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Unreliable wind power is not worth it  

UPC’s claim that their wind project could provide electricity for 15,000 homes in Caledonia County may have stirred up a lot of support for their project. It shouldn’t have and here’s why:

Wind-produced energy will be fed into the New England power grid line that runs along Duck Pond Road and follows a path to St. Johnsbury. The Independent Service Organization – New England (ISO-NE) distributes electricity throughout New England using this and similar grid lines. This is the reason why the Sheffield electricity will not be distributed only to this area.

While claiming their wind project could produce enough electricity for 15,000 homes, UPC must also acknowledge that this is an unrealistic figure; that their wind energy could more realistically supply about one-third of those homes and only with unreliable energy.

The problem is UPC never knows what day or time they can expect wind to blow, or if the power produced will meet the demand at the precise time the electricity is needed on the power grid. Because of that fact ISO-NE needs backup sources of energy that are stable and available 100 percent of the time to cover UPC’s largely ineffectual wind power. These sources (“callable” base load sources) include nuclear, coal, oil, natural gas and hydropower that must be up and running (as a “spinning reserve”) to take over on a moment’s notice. This is the reason wind power can never replace coal, nuclear power or any other source of reliable, stable energy. And, as a consumer you wind up paying twice for wind power. The federal subsidies and renewable energy credits make you pay even more for it but that’s another story.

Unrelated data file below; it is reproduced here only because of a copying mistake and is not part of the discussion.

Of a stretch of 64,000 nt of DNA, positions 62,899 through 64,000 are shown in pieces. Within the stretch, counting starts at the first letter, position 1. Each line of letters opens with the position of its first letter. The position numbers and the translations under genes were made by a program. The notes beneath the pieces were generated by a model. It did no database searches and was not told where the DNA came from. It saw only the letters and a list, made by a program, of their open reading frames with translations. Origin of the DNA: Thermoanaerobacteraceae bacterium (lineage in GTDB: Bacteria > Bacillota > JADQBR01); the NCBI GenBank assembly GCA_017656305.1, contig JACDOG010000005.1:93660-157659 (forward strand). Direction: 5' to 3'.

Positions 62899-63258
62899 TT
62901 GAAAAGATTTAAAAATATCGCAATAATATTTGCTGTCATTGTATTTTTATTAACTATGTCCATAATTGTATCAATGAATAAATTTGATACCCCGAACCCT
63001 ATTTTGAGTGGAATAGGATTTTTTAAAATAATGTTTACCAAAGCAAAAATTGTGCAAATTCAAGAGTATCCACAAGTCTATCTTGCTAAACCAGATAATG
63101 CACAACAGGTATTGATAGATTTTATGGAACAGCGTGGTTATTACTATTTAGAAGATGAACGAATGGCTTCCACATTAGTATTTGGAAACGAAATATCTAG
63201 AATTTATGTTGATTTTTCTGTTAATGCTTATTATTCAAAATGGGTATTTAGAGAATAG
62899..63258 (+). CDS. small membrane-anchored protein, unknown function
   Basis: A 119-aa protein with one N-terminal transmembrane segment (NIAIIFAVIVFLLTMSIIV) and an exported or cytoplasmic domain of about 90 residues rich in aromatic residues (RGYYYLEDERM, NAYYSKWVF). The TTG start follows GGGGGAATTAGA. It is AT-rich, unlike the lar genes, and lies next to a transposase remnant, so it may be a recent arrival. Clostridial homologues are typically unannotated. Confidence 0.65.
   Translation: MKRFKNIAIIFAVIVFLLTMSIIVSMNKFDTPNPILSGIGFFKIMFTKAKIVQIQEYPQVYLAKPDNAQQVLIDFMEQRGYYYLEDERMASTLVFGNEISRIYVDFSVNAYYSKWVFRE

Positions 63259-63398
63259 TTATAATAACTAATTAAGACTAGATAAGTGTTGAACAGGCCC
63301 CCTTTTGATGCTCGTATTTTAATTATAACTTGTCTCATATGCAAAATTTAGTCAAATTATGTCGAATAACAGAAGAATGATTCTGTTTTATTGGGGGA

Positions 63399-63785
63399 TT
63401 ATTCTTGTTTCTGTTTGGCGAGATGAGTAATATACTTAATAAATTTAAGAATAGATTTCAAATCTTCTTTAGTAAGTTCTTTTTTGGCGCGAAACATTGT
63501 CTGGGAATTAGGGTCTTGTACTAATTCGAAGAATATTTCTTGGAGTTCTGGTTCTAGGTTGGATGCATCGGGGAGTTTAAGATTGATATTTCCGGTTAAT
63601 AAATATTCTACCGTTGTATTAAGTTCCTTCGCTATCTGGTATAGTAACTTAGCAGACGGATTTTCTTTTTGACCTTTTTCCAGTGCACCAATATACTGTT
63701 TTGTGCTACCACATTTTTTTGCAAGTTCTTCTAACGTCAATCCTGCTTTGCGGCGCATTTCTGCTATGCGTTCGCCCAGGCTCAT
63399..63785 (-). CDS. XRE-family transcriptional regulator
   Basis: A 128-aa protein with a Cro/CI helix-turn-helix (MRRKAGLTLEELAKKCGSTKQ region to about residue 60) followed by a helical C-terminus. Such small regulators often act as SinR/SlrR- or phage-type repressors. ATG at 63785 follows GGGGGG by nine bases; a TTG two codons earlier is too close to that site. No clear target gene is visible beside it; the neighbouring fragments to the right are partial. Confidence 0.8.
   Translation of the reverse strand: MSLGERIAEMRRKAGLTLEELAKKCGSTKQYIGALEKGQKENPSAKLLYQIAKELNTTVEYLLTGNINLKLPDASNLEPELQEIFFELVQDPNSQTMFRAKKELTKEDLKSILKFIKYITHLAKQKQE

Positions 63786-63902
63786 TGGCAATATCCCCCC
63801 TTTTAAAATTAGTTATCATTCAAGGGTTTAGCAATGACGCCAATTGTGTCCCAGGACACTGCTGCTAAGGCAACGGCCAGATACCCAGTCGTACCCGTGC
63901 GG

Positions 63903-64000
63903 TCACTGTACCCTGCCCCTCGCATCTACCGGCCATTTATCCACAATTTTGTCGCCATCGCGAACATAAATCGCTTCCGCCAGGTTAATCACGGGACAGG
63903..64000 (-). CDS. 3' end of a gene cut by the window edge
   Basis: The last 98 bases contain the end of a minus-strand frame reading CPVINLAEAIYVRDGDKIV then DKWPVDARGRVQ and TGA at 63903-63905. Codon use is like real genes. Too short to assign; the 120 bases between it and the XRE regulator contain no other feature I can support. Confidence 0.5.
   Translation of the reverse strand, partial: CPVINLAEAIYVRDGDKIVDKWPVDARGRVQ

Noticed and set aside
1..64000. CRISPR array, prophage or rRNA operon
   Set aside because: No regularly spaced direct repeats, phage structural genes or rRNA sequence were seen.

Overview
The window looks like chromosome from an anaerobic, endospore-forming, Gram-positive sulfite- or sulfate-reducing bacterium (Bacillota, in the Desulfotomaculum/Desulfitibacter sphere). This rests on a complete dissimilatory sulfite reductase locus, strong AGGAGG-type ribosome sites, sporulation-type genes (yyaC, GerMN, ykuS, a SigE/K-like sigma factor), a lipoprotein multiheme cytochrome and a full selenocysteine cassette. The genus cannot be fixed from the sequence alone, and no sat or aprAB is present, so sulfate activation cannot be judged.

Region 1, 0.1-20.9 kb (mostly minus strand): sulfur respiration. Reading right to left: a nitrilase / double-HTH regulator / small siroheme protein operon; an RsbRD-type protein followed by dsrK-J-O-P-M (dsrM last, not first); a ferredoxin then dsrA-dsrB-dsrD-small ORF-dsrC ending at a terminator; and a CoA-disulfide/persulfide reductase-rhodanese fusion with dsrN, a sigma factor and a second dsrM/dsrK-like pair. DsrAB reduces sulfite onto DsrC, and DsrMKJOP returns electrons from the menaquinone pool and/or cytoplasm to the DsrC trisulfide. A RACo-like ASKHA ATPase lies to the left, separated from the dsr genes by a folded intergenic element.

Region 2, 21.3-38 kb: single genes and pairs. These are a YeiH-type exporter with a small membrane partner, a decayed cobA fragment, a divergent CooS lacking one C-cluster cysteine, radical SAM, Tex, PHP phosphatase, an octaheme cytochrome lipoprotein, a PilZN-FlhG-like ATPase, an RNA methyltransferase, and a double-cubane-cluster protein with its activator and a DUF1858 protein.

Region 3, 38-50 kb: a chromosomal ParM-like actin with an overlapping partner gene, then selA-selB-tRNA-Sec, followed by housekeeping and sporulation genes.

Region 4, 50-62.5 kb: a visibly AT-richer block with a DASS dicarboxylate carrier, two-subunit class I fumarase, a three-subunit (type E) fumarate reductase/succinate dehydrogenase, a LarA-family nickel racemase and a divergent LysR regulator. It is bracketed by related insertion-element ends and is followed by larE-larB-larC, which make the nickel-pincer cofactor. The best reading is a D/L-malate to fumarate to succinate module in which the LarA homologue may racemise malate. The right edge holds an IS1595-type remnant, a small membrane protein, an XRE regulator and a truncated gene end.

When we realize how ineffective and unreliable wind energy is and we consider the harm the wind towers will cause to tourism, property values, our roads, the environment, wildlife, our beautiful scenery and the peace and tranquility we are so fortunate to have, we also must realize the tradeoff is not worth it.

JoAnn Stefanski

Barton, Vt.

The Caledonian-Record

14 February 2008

This article is the work of the source indicated. Any opinions expressed in it are not necessarily those of National Wind Watch.

The copyright of this article resides with the author or publisher indicated. As part of its noncommercial effort to present the environmental, social, scientific, and economic issues of large-scale wind power development to a global audience seeking such information, National Wind Watch endeavors to observe “fair use” as provided for in section 107 of U.S. Copyright Law and similar “fair dealing” provisions of the copyright laws of other nations. Send requests to excerpt, general inquiries, and comments via e-mail.

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